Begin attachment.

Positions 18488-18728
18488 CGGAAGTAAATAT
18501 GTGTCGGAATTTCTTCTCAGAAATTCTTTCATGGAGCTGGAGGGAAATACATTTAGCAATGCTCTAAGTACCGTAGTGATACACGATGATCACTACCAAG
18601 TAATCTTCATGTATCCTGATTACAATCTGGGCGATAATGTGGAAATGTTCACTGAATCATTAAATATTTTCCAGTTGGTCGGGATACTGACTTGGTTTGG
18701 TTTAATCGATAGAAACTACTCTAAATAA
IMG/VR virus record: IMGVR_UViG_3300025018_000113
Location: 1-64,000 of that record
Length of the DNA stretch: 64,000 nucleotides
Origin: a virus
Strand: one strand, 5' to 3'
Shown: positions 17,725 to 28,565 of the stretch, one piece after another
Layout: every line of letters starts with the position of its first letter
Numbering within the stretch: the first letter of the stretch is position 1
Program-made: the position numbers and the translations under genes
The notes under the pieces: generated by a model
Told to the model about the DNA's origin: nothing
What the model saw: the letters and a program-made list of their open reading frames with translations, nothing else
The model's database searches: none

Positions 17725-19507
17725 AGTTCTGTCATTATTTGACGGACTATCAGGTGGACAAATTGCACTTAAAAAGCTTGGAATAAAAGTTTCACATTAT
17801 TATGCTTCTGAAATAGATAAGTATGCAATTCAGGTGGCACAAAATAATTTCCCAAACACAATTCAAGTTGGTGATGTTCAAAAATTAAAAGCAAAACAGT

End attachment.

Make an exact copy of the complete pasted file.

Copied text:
Positions 18488-18728
18488 CGGAAGTAAATAT
18501 GTGTCGGAATTTCTTCTCAGAAATTCTTTCATGGAGCTGGAGGGAAATACATTTAGCAATGCTCTAAGTACCGTAGTGATACACGATGATCACTACCAAG
18601 TAATCTTCATGTATCCTGATTACAATCTGGGCGATAATGTGGAAATGTTCACTGAATCATTAAATATTTTCCAGTTGGTCGGGATACTGACTTGGTTTGG
18701 TTTAATCGATAGAAACTACTCTAAATAA
IMG/VR virus record: IMGVR_UViG_3300025018_000113
Location: 1-64,000 of that record
Length of the DNA stretch: 64,000 nucleotides
Origin: a virus
Strand: one strand, 5' to 3'
Shown: positions 17,725 to 28,565 of the stretch, one piece after another
Layout: every line of letters starts with the position of its first letter
Numbering within the stretch: the first letter of the stretch is position 1
Program-made: the position numbers and the translations under genes
The notes under the pieces: generated by a model
Told to the model about the DNA's origin: nothing
What the model saw: the letters and a program-made list of their open reading frames with translations, nothing else
The model's database searches: none

Positions 17725-19507
17725 AGTTCTGTCATTATTTGACGGACTATCAGGTGGACAAATTGCACTTAAAAAGCTTGGAATAAAAGTTTCACATTAT
17801 TATGCTTCTGAAATAGATAAGTATGCAATTCAGGTGGCACAAAATAATTTCCCAAACACAATTCAAGTTGGTGATGTTCAAAAATTAAAAGCAAAACAGT